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Legislative Update: Crossover Day Roundup

March 18, 2011

At the Georgia Capitol, Day 30 of the legislative session has now come and gone. That’s Crossover Day, and it’s significant because in order to have hope of passage this session, proposed legislation had to be approved by its chamber of origin (either the House or Senate) by Day 30.

So what’s still standing? Water-wise, the primary survivor is Senate Bill 122, regarding public-private partnerships to build water supply reservoirs. It passed the Senate on Mar. 2. If it becomes law, SB 122 would provide state financing and assistance for such public-private water supply projects. There have been changes made since the bill was introduced, among them the addition of requirements that these reservoirs maintain an undisturbed buffer and that they be utilized for drinking water. Also, the projects to be financed can include water efficiency upgrades and repairs of leaks, which reflects a sensible ordering of priorities. However, there are still a lot of fundamental questions raised by any legislation that brings private enterprise into the management of a public resource, so this bill is still a hot topic at the Capitol. (Areas of concern reportedly include a need for more forceful language on the use of eminent domain as well as guarantees, perhaps in the form of a performance bond, that could help keep private developers or investors accountable to taxpayers.) Other news items to keep in mind here include Gov. Deal’s budgetary pledge of funding for new reservoirs, along with the new Water Supply Program Task Force coming out of last year’s Water Stewardship Act.

The most notable legislative effort that did not move forward by Crossover Day is the effort to regulate IBTs, or interbasin transfers of water. Several bills on this topic were bottled up in committee in both the House and Senate, with the Natural Resources committee in each house failing to hold a vote on the topic. Early this week, the AJC’s Jim Galloway took note of the pressure that Georgia Water Coalition member groups exerted on Rep. Lynn Smith, the House Natural Resources chair, calling for a vote on the IBT legislation. See the Water Coalition’s site for more on that story. Looking ahead, one of the only things that would free up the logjam on this important and popular legislation in the future would be a change in committee leadership. But for now, it’s not to be.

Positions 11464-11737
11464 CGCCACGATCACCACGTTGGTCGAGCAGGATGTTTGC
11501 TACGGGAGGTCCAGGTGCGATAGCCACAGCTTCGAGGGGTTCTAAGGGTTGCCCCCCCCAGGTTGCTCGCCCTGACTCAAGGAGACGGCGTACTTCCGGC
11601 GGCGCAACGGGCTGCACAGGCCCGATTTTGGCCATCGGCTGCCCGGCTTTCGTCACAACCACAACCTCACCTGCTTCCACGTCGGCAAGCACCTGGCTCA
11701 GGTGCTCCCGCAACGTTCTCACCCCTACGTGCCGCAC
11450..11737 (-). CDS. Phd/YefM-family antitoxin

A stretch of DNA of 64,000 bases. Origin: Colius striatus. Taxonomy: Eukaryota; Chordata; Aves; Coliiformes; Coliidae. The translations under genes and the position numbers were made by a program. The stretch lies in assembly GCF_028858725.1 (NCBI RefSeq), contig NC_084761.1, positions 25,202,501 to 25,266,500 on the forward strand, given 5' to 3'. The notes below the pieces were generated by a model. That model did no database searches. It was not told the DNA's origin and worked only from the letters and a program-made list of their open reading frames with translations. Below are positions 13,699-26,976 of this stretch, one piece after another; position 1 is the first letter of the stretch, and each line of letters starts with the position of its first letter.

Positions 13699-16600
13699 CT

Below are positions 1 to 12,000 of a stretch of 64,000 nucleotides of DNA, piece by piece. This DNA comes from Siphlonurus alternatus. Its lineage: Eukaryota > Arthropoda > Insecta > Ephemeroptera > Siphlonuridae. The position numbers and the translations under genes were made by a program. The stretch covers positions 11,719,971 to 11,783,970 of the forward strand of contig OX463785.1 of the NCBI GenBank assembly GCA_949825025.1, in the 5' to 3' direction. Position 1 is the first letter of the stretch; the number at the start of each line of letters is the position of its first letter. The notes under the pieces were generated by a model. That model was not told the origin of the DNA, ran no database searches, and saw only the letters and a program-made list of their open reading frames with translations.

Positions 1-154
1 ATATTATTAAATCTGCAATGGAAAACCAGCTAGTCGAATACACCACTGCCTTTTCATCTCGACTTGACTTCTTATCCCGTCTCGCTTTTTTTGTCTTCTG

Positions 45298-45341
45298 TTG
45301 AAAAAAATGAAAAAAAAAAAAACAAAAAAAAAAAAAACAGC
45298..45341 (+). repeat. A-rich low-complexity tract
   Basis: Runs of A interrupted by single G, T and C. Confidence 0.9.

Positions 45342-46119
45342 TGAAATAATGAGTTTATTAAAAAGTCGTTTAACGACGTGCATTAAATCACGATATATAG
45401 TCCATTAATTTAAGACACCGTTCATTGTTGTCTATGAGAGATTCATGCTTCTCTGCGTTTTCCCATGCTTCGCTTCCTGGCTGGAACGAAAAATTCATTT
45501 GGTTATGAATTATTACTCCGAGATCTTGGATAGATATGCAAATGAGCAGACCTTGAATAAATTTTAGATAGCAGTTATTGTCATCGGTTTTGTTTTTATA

On the plus side for fans of sustainable water stewardship, HB 131 did not make it out of the House by Day 30. This is a good thing, as the bill would have allowed the largest dirt-mover in the state – the Georgia Department of Transportation – to be exempt from key rules protecting our waterways from erosion and sedimentation. The bill not only presented an environmental threat but also a flagrant disregard for the principles of government – an institution that should follow its own rules, right?

Lastly, SB 110, which would allow the expansion of landfills over areas of significant groundwater recharge, passed the Senate on Mar. 8. A topic of great concern in Middle Georgia especially, the bill is an important one statewide for those concerned with protecting water resources.

Those are the highlights. Is that everything water-related that’s still in play at the Capitol? Probably not. With 10 legislative days left in the session, plenty can still happen.

-Ben Emanuel

4 Comments leave one →
  1. DrinkMoreWater permalink
    March 19, 2011 6:44 pm

    Good thing HB 131 died. It would have done far more than exempt GA DOT – it would have exempted all state agencies and contractors from fines for environmental violations of any sort. LC 34 3033S, a substitute, would have narrowed back down to erosion and sedimentation violations but would have lessened the fines and put in a crazy appeal process.

  2. garivernetwork permalink*
    March 21, 2011 2:05 pm

    Yeah, HB 131 was all kinds of bad. Thanks for the note. (Also, I just posted a response to your previous comment on the recent Saporta Report article — that comment had slipped by and I didn’t even know it was there! Apologies.)


  3. garivernetwork permalink*
    March 30, 2011 3:02 pm

    Turns out that parts of that bad HB 131 have made their way onto a bill still alive that’s numbered HB 137! It will be bad news for waterways if HB 137 passes with these amendments from 131. This question of erosion and sedimentation from state government projects (e.g. DOT) is now a big issue as the end of the session approaches.


  4. May 1, 2011 7:10 am

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